This tool provides guidance for primary care practitioners on the screening test and recommended ages to screen for AAA.
Click here to view PDF of table.
1. Why is the Canadian Task Force on Preventive Health Care (CTFPHC) making this recommendation?
- Research shows that one-time screening for AAA in ultrasound in men aged 65–80 reduces the risk of AAA-related mortality,
rupture, and emergency repair.
- Some elective procedures result from identification of an AAA that might never have ruptured (overdiagnosis). However, in
the judgment of the CTFPHC, this possible harm is outweighed by the likely benefit of screening in reducing rates of both
rupture and AAA-related mortality.
2. Why is it a weak recommendation to screen?
- There is concern that the declining prevalence of AAA in populations similar to Canada’s (due, in part, to the steady decrease
in smoking) reduces the absolute benefit of screening.
- There is also concern about over-diagnosis, and its potential for harm.
3. How should I implement a weak recommendation to screen?
- A weak recommendation implies having a discussion with patients about the benefits and harms of screening for AAA with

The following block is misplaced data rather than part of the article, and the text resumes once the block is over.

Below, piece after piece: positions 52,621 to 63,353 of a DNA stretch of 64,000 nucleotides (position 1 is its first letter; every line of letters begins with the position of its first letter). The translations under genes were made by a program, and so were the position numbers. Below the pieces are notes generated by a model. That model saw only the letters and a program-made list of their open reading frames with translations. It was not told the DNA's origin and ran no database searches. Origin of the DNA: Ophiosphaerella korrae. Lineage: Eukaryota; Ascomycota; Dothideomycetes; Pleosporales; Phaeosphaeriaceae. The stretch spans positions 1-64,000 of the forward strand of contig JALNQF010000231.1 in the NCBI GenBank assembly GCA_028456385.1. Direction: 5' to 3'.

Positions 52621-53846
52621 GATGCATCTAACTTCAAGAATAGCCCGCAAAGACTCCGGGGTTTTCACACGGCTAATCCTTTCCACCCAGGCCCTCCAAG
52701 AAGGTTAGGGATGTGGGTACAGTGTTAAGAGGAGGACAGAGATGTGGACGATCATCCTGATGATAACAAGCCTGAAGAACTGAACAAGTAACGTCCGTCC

an ultrasound to help them make a decision that is consistent with their values and preferences.
- Factors that could be considered in the decision on whether or not to screen include: a past or present history of smoking, a
family history of AAA, and co-morbidities that increase the risk of procedures to repair an AAA.
4. Why is there a recommendation not to screen women?
- Women experience much lower rates of AAA than men do, and there is no direct evidence that screening women has a
positive impact on their health.
5. Why should men older than 80 years not be screened?
- The benefit of screening men older than 80 years is likely to be lower than that of screening younger men. This is because men
older than 80 years are more likely to experience medical conditions that increase the risk of procedures to repair an AAA.